Category Archives: 7 Quick Takes Friday

7 Quick Takes on Lent, Harry Potter, and Tiny Humans

7qt_lyceum

— 1 —

Prepare yourself. Lent is coming.

The hip thing to do this year is to remind everyone that Lent is coming. Now I’ve memed it, so it’s extra cool.

Check your Mass times now. Remember that Ash Wednesday is not a holy day of obligation, although it is good to go to Mass that day. (I like to call it a holy day of non-obligation. Also try to figure out how many daily reflection emails you signed up for and pare them down. (That last one might be a reminder just for me.)

My Ash Wednesday pet peeve: if you want ashes, get them in Mass, and do not leave early. Then you have to repent for leaving early. That’s not a good way to start the season. You’re supposed to repent of the sins you already committed, not work on new ones.

— 2 —

I have found it extremely helpful over these many years observing Lent to treat it less like a marathon and more like a restart to ordinary (or New Year’s) resolutions. Lent is not supposed to be an epic quest to sustain one sacrifice “from ashes to Easter.” It’s okay if you fail along the way or even change what you’re doing. Just don’t give up.

Thus, I suggest you test out your Lenten fasting, almsgiving, and/or prayer early. Today’s a good day. If you’re going to pray the Morning Offering every day, pray it right now. It might not be morning as you read this, but ever is better than never. By Wednesday, you’ll be well on your way to making it a habit to be practiced during Lent and for life… or you will have chosen something different.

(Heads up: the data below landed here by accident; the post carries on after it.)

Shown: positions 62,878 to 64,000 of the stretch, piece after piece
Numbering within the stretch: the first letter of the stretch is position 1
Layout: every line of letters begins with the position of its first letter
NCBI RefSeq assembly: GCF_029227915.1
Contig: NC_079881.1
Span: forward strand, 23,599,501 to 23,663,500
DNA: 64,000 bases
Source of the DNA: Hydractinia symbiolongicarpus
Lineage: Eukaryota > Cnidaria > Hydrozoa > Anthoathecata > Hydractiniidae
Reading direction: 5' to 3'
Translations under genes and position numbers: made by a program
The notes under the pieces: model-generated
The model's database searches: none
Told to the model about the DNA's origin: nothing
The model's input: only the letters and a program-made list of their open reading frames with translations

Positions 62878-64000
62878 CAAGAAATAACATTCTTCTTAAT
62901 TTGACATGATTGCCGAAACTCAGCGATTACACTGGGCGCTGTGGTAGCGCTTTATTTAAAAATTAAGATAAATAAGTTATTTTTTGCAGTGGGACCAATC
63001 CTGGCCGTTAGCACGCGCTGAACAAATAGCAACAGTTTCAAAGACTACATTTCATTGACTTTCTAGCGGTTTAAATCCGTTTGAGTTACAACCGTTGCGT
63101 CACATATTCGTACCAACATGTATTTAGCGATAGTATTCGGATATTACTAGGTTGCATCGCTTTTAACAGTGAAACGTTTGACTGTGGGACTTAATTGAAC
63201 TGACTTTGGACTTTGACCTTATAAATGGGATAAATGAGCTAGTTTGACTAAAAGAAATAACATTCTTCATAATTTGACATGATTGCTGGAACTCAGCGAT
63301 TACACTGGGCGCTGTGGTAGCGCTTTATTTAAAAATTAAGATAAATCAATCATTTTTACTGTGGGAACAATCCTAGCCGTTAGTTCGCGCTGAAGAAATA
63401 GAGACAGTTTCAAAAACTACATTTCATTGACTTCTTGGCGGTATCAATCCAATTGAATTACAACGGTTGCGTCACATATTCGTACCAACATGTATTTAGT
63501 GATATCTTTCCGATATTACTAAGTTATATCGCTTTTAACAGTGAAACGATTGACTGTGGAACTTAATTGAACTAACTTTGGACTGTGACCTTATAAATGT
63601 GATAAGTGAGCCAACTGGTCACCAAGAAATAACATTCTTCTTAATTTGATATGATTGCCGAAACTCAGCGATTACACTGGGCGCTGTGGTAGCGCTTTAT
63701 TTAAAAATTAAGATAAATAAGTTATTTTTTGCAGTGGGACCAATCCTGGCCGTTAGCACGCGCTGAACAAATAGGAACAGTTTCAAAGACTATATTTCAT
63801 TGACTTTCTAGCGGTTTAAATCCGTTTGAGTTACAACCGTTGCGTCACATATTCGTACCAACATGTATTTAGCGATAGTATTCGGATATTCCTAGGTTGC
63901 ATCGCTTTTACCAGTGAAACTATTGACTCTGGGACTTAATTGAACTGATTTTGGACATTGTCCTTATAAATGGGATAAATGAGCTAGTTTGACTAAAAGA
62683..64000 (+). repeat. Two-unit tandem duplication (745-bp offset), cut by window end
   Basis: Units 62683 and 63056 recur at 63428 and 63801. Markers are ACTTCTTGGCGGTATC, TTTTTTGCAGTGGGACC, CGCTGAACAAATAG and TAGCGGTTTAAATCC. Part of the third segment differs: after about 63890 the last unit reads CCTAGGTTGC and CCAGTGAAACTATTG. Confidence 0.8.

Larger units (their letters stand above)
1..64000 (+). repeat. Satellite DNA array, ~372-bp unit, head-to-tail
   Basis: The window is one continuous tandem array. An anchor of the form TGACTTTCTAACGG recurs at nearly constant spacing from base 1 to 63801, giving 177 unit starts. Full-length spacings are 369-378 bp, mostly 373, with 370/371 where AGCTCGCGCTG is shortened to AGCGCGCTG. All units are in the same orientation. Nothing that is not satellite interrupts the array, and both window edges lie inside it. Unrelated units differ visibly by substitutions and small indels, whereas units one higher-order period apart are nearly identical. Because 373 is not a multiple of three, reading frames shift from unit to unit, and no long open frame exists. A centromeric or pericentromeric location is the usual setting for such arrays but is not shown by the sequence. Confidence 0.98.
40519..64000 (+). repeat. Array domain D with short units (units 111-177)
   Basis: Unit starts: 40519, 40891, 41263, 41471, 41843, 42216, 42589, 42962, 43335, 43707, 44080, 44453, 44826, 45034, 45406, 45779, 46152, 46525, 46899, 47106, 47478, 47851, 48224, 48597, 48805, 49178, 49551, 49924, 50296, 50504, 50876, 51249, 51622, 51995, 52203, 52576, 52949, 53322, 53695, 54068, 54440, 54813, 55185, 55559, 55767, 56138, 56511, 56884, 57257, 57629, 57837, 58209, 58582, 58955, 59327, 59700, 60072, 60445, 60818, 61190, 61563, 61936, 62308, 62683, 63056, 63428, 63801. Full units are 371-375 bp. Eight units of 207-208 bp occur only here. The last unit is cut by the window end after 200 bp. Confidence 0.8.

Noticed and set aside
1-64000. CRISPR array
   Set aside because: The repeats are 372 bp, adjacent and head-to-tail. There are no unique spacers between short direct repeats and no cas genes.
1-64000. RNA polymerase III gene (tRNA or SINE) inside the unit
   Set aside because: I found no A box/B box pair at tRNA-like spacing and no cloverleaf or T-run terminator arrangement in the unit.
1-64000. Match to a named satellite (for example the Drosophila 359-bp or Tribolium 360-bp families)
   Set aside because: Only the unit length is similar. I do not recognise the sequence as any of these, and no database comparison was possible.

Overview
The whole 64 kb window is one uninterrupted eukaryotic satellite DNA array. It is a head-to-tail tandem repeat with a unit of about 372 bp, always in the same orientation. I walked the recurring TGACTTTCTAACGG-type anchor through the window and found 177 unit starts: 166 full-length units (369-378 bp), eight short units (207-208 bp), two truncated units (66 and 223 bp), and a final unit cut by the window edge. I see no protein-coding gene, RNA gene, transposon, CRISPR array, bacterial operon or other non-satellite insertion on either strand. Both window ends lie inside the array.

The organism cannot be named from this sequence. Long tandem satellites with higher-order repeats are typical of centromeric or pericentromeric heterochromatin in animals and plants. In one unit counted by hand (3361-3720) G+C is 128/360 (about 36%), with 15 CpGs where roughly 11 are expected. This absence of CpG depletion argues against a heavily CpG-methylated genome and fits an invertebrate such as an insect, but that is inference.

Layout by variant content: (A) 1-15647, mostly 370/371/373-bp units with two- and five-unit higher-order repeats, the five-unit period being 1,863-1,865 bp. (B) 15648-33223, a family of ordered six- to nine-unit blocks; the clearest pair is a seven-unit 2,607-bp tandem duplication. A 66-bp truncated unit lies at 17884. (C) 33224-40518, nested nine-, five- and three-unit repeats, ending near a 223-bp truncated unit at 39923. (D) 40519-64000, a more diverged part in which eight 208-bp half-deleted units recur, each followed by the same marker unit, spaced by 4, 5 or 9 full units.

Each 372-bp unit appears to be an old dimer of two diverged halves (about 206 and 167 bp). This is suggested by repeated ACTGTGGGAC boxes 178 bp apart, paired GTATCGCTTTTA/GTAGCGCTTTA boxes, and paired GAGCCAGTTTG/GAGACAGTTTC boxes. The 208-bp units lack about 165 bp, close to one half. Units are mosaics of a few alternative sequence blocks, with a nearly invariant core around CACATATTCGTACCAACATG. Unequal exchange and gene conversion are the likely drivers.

Kendra’s post is the best I’ve ever seen for Lenten sacrifice suggestions. There has to be something on that list you can actually do and should probably be doing anyway. (The thought of leaving dirty dishes out overnight makes me shudder. Get flies once and you’ll never do it again.) Become a better person during Lent.

Get holy or die tryin'.

Word.
(Button and other items available from CatholicToTheMax.com.

— 3 —

So what am I doing for Lent? I’m not telling. I’ve been working on it for a long time, though, and I am tired of taking it to Confession, so this is it.

Additional pet peeve: When did it become cool to say, “Actually, instead of giving up something, you should take up something,” with a snooty voice and everything? This is a faith of both/and. You are not less holy if you give up chocolate. If you want to give up chocolate, do it, and don’t let anyone make you feel like it’s not good enough. Something is always better than nothing.

If you feel like giving up chocolate is not good enough, then pick something more challenging. But don’t be bullied into it.

— 4 —

I think it was actually that 66 Outside-the-Box Lenten Sacrifices post that made me realize I should probably be reading Kendra’s blog regularly. I admire the ladies of the Catholic blogosphere who can keep it real, preach the Truth, and be effortlessly humorous.

So I saw her Harry Potter post. Yes, please! I knew she was a fan, as are her oldest two kids, and I’m pretty sure she’s written a Harry Potter apologia before, but I think her recent post about why Catholics and other Christians can still love Harry Potter despite all the magic is marvelous.

Key points: